A high-tech organisation had a repair shop. The performance of the people who worked there was measured by the volume of completed work. What did they do? They repaired the easy things first – anything to achieve good measures.
The repaired equipment was shipped to branches where management performance was measured by profit. As equipment on the shelves represented a cost to them, they would scrap all the repaired items they could see no need for. The cost of unnecessary repairs was extraordinary.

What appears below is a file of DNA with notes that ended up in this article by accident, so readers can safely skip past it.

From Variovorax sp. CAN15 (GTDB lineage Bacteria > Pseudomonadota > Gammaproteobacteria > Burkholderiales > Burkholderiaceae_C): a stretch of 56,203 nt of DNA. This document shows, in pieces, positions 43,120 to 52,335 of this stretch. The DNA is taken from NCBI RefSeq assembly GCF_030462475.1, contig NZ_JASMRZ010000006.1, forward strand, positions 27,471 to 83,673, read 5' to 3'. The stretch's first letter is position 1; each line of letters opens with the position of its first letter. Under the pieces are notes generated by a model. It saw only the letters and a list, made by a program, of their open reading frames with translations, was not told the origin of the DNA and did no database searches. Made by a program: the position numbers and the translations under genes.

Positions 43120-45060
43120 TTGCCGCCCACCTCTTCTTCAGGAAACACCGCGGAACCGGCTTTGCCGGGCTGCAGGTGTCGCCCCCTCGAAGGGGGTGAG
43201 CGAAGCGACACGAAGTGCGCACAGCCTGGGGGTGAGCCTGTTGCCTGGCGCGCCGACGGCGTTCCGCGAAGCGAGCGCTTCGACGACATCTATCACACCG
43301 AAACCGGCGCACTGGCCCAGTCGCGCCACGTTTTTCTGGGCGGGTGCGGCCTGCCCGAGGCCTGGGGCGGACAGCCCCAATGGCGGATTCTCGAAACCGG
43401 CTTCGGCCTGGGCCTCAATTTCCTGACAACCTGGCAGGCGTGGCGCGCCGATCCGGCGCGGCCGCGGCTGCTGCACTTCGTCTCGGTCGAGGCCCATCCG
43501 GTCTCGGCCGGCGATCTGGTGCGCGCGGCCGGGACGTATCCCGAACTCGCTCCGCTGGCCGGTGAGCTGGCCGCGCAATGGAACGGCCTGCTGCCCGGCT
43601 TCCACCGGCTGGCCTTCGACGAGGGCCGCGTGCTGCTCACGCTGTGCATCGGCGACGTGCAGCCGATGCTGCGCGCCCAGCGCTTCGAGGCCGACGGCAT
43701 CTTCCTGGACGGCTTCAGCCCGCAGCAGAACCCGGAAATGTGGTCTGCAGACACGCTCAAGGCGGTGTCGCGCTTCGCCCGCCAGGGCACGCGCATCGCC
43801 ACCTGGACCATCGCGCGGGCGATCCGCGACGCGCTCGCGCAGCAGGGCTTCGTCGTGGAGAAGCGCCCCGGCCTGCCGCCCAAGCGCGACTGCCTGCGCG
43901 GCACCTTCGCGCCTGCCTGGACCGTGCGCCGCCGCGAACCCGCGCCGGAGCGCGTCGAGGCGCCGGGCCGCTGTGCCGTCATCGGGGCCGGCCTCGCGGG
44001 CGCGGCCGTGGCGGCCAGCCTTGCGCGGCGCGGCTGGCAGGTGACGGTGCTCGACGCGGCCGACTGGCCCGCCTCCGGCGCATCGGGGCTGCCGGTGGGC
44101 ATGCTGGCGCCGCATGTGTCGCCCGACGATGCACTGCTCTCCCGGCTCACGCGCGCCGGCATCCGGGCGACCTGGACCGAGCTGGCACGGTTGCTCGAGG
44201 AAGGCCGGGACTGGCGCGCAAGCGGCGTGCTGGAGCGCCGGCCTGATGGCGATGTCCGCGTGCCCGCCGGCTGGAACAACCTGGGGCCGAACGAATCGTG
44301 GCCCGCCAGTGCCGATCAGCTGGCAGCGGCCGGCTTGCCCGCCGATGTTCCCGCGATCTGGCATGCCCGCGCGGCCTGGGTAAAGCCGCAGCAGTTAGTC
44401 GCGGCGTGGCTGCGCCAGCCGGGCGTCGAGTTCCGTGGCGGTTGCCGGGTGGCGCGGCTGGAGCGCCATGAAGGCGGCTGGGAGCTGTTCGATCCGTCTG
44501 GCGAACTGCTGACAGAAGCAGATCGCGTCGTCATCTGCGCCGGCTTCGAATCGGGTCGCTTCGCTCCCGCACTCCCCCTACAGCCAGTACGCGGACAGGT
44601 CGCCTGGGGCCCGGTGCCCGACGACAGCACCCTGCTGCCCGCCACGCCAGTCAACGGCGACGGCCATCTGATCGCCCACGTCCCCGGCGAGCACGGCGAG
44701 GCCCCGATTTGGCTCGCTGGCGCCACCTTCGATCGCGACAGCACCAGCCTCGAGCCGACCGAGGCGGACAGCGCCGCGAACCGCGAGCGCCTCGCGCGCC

But the measurement system stopped anybody looking at it this way. Attention to the system would have ensured that only those items needed for customers were repaired and changes to measures would have ensured less waste.